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Milk Matters – Using QuEChERS extraction approach with GCxGC determination

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  • Michelle Misselwitz
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Last week I had the honor to present my work at the 31st International Symposium on Halogenated Persistent Organic Pollutants (Dioxin 2011). While it is still a work in progress, Jack Cochran and I evaluated the QuEChERS extraction approach with a silica SPE cleanup for PCBs and BFRs in cow milk and human breast milk. The QuEChERS extraction used hexane:acetone (1:1), as an alternative extraction solvent to acetonitrile, and the QuEChERS Unbuffered packets .  The hexane:acetone provided a good extraction of the fat in the cow milk samples, which is important since both PCBs and BFRs are lipophilic. To remove the coextracted fat, part of the QuECheRS extract was loaded  on a 500mg Silica SPE cartridge and eluted with 5 mL hexane, which gave good recoveries of the PCBs and BFRs in cow milk (see table).  The samples were analyzed by comprehensive two-dimensional gas chromatography (GC x GC) with electron capture detection (ECD).  The use of a 30m x 0.25mm x 0.25µm Rxi-XLB in the first dimension and a 1m x 0.15mm x 0.15µm Rxi-17Sil MS in the second dimension allowed simultaneous determination of both the PCB and BFR compounds of interest. (View more GC x GC products here) The ECD was used for two reasons: first it allowed low pg detection of the multiple halogenated compounds, and second, it keeps the Cheap in the QuEChERS approach.

Everything seemed to be going pretty smoothly (or so we thought), so we tried this methodology on a NIST Certified Reference Material of fortified human breast milk (NIST SRM 1954).  The fat content was equivalent to the fat content in the cow milk, so no adjustments were made in the cleanup.  Analyzing these samples on the GCxGC-ECD gave results that were about 25% off from the certified values (removing two outliers that were biased high from coelutions).  We wanted to see if we could get even closer results by using GCxGC-TOFMS and all I can say is wow! Sometimes they say ignorance is bliss, using the selective ECD we thought all was well, but when using a more universal detector, the fatty acids reared their ugly heads (see image below)! Later I found out that even though the fat content is essentially the same for cow and human milk, the fatty acid content is not.  There is a much higher concentration of conjugated linoleic acids in human milk that aid in the brain development of the infant. So now we are trying to add a quick PSA cartridge SPE cleanup in addition to the silica cleanup to remove the fatty acids in human milk.  Sometimes when you think you are at the end of the road, there is a bend and you see you have much farther to go!  So I will continue this journey and hopefully we will get to the end with a method that is environmentally friendly, multi-residue, quick, easy and cheap! (One can dream, right?)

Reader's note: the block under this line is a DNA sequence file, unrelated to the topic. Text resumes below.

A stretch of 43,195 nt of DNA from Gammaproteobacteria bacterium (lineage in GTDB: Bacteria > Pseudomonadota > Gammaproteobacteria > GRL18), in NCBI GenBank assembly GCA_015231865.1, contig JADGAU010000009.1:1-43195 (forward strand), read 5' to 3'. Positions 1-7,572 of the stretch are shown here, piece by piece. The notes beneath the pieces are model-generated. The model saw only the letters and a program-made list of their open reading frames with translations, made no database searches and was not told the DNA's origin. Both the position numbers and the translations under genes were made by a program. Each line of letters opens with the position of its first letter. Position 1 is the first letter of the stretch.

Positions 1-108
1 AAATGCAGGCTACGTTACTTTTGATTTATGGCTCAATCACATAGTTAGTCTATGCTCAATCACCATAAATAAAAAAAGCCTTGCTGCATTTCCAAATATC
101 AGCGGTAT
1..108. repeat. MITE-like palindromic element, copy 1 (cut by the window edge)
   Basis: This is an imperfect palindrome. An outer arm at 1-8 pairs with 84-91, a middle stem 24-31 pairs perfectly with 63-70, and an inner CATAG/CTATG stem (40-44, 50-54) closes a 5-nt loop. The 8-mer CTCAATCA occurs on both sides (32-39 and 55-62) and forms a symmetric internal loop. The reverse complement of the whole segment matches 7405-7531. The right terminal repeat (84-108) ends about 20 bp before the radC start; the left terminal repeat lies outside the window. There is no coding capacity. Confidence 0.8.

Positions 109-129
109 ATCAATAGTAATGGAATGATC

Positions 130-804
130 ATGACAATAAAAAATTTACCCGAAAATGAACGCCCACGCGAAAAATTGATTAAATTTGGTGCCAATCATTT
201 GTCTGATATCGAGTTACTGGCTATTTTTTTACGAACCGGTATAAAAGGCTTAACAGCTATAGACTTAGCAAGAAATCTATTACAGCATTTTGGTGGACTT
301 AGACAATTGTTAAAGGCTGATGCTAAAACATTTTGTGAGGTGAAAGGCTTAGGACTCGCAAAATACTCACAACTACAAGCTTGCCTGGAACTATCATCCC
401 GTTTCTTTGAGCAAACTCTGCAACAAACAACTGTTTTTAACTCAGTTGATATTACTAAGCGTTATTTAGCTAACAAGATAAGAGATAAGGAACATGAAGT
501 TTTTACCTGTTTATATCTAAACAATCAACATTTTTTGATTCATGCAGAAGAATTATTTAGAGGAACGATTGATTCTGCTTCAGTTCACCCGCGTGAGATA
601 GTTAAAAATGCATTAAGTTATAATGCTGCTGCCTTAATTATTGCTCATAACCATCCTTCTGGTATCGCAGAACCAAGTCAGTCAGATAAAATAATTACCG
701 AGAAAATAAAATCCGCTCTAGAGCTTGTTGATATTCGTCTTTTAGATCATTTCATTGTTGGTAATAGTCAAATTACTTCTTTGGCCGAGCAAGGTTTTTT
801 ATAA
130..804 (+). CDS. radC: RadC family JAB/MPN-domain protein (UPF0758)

If you are new to GC x GC check out the Restek GC x GC Column Combination Guide!


Separation of BFRs and Aroclors using Rxi-XLB and Rxi-17Sil MS
Separation of BFRs and Aroclors using Rxi-XLB and Rxi-17Sil MS


Average (n=3) % recoveries of spiked cow milk
Average (n=3) % recoveries of spiked cow milk


Fortified Human Milk SRM 1954 on GCxGC ECD and GCxGC TOFMS

Comments

Tue, Sep 06, 2011

Hi Michelle, very nice. What ECD did you use here? I recall not so long ago some ECD work on a capillaries showed in "tailing" because of the design of the ECD-Cell. That made me think that very fast peaks may be also a challemnge. The ECD peaks look very nice, so I assume thereisi no issue at all using this type of ECD for GCxGC work

Tue, Sep 06, 2011

Hi Jaap, Thank you! That is a very good question. The LECO GCxGC-ECD system uses an Agilent 6890 with a µ-ECD. You are correct that a larger ECD cell would cause some peak distortion of the very narrow peaks from GCxGC.